Multistage Amplifiers

by Kenneth A. Kuhn Nov. 11, 2007, rev. July 26, 2009 Introduction There is a limit to how much gain can be achieved from a single stage amplifier. Single stage amplifiers also have limits on input and output impedance. Multistage amplifiers are used to achieve higher gain and to provide better control of input and output impedances. Two significant advantages that multistage amplifiers have over single stage amplifiers are flexibility in input and output impedance and much higher gain. Multistage amplifiers can be divided into two general classes, open-loop and negative feedback. Open-loop amplifiers are easy to understand and design but are sensitive to environment and component variations. Negative feedback amplifiers are a bit more difficult to understand but have the advantage of being much less sensitive to environment and component variations. This note will focus on the open-loop class. A good closed-loop amplifier begins with a good open-loop design. For many amplifier applications it is desirable for the input impedance to be very high. Thus, it is common for the first amplifier stage to be either a common-collector (a.k.a. emitter follower) bipolar junction transistor stage or a common-drain (a.k.a. source follower) or even common-source field effect transistor stage. Sometimes high input impedance is not important and the first stage may be a common-emitter. Field effect transistors are normally used only for the input stage and for the specific application of very high input impedance. It is also common situation that it is desirable for the output impedance of an amplifier to be low. A common-collector circuit is typically used. But in some cases there is no need for very low output impedance and the last stage may be a common-emitter. For the amplifier stages in-between it is common to employ common-emitter circuits because those can achieve high voltage gain. Analysis of multistage amplifiers is performed stage at a time starting with the input stage and progressing to the output stage. The analysis methods are identical to that of single stage amplifiers. One point of confusion for students analyzing direct coupled amplifiers is that the collector resistor for one stage becomes the base resistor for the next stage. In stages involving common-collector amplifiers some modified approaches, including some simplifying approximations, are necessary because characteristics of commoncollector stages are dependent on external impedances. The student should not be afraid of approximations since that is routinely done all the time in the profession. An advantage of closed loop amplifiers is that approximation errors are greatly reduced. The design of multistage amplifiers begins at the output and progresses backwards to the input. Initially the number of stages is not known. The design progresses with additional stages until the requirements are met. It is common for there to be a lot of iteration in the design and the number of stages might vary with each iteration.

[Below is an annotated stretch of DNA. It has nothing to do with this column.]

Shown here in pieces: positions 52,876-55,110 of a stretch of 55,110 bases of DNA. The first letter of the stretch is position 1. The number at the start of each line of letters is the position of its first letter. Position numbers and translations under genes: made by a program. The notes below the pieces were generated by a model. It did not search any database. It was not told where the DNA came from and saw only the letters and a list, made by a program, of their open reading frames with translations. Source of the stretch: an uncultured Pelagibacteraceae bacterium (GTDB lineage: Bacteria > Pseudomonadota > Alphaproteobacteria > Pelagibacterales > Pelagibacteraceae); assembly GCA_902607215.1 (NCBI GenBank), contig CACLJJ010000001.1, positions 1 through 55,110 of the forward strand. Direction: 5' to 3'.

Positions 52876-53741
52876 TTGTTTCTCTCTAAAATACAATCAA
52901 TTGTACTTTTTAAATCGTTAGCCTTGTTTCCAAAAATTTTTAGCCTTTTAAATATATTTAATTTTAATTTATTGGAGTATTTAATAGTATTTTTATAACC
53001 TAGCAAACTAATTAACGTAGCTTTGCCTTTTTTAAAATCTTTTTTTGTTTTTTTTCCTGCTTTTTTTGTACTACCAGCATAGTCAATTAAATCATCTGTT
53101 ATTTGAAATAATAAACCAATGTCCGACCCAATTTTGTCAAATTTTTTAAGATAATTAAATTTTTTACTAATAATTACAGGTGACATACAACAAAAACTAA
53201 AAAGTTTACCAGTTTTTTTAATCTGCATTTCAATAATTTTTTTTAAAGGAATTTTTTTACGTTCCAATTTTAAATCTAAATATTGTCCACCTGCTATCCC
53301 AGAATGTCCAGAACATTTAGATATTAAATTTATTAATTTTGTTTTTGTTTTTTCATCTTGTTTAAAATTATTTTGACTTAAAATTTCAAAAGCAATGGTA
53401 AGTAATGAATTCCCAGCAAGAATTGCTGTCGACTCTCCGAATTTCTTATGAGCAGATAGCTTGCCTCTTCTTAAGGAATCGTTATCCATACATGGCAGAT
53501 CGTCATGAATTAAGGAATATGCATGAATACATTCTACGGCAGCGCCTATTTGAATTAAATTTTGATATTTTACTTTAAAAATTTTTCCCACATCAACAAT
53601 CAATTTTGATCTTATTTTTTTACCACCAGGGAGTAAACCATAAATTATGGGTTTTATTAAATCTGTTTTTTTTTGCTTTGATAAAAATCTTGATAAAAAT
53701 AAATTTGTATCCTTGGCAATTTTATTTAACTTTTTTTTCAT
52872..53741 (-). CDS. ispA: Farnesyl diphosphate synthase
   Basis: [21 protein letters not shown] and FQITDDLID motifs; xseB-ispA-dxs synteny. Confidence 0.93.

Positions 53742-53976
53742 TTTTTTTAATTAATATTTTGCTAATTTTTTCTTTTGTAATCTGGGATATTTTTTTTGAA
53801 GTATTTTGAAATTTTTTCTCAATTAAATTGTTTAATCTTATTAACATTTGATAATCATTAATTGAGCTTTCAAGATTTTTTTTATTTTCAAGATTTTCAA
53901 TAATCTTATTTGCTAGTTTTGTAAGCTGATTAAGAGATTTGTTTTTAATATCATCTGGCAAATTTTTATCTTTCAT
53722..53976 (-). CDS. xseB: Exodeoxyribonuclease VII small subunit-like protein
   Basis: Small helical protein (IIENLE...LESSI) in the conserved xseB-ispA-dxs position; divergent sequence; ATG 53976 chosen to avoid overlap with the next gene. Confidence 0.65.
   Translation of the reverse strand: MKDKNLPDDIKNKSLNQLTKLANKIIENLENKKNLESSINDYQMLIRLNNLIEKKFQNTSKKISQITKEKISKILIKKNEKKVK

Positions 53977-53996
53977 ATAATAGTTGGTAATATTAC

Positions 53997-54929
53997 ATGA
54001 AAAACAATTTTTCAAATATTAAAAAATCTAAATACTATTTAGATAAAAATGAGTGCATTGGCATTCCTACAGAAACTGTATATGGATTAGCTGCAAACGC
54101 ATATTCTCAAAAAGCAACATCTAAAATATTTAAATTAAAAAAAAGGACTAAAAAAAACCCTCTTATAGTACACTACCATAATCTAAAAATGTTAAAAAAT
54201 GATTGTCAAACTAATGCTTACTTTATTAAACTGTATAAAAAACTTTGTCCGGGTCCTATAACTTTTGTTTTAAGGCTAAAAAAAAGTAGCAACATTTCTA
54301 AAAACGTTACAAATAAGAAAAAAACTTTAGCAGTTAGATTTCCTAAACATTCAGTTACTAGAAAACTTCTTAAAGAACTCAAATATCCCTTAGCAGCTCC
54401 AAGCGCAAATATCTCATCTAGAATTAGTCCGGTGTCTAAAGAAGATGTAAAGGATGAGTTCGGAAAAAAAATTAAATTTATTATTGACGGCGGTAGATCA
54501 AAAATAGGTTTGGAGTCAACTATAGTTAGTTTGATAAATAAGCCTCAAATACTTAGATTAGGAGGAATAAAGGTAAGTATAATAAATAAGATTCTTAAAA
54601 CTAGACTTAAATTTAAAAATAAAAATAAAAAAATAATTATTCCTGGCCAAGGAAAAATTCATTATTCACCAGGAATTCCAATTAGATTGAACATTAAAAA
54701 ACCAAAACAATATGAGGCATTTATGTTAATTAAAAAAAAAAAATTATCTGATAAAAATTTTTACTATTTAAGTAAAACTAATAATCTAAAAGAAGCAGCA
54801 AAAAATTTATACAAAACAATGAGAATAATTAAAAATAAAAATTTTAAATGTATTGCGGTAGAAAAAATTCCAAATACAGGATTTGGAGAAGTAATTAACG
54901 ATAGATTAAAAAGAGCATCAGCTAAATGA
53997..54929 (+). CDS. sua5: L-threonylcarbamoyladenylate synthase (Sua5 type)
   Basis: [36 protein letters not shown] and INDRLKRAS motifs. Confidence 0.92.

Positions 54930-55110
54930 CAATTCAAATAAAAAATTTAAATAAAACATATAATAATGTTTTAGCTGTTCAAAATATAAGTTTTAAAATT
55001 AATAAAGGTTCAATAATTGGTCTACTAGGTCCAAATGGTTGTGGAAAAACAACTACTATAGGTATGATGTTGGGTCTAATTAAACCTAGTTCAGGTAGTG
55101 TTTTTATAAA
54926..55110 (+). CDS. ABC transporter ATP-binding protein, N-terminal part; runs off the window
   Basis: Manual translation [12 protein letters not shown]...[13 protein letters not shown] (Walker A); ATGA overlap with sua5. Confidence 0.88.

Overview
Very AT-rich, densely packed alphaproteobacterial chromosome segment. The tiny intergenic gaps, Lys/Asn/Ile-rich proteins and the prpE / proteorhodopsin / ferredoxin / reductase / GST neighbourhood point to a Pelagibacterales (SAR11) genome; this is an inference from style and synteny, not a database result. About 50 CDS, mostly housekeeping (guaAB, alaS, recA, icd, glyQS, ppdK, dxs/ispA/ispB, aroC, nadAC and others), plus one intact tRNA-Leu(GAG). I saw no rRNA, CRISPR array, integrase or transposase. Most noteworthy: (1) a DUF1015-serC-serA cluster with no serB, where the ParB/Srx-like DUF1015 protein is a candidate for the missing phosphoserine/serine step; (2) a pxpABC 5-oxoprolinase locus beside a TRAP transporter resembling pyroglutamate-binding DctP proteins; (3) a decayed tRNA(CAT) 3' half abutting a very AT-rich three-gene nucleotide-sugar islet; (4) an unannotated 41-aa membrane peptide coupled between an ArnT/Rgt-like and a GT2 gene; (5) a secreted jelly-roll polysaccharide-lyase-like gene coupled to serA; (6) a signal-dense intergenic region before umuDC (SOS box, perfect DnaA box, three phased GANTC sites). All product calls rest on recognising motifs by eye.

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Figure 1: Multistage amplifier with AC coupling 2 .Multistage Amplifiers The following table is a summary of some different multistage amplifiers constructions and their characteristics. AC coupling blocks DC paths and makes the bias design or analysis of each stage simple. A typical example is shown in Figure 1.000 Rin or Rout less than a few hundred Ohms A few hundred to a few thousand Ohms a few thousand to a few ten thousand Ohms many tens of thousands of Ohms Over one hundred thousand Ohms AC coupled versus DC coupled stages The simplest method to construct a multistage amplifier is to cascade several single stage amplifiers with their usual AC coupling. General Characteristics of Typical Multistage Amplifier Structures Stage Number 1 2 3 4 CE CE CE CC CC CE CC CC CE CE CE CE CE CC CE CC CE CE CC CC CC CE CE CC CE CC CC CC CE CC CC CC CC CE CE CC Descriptor Low Medium High Very high Extremely high Characteristics Rin Rout Medium Medium Medium Low High Medium Very high Very low Medium Medium Medium Low Medium Medium Medium Very low High Medium High Low Very high Medium Very high Very low High Low Voltage gain High Medium Medium <1 Extremely high Very high Very high Medium Very high Medium Medium <1 Very high Voltage gain less than 50 50 to 500 500 to 5000 Over 5.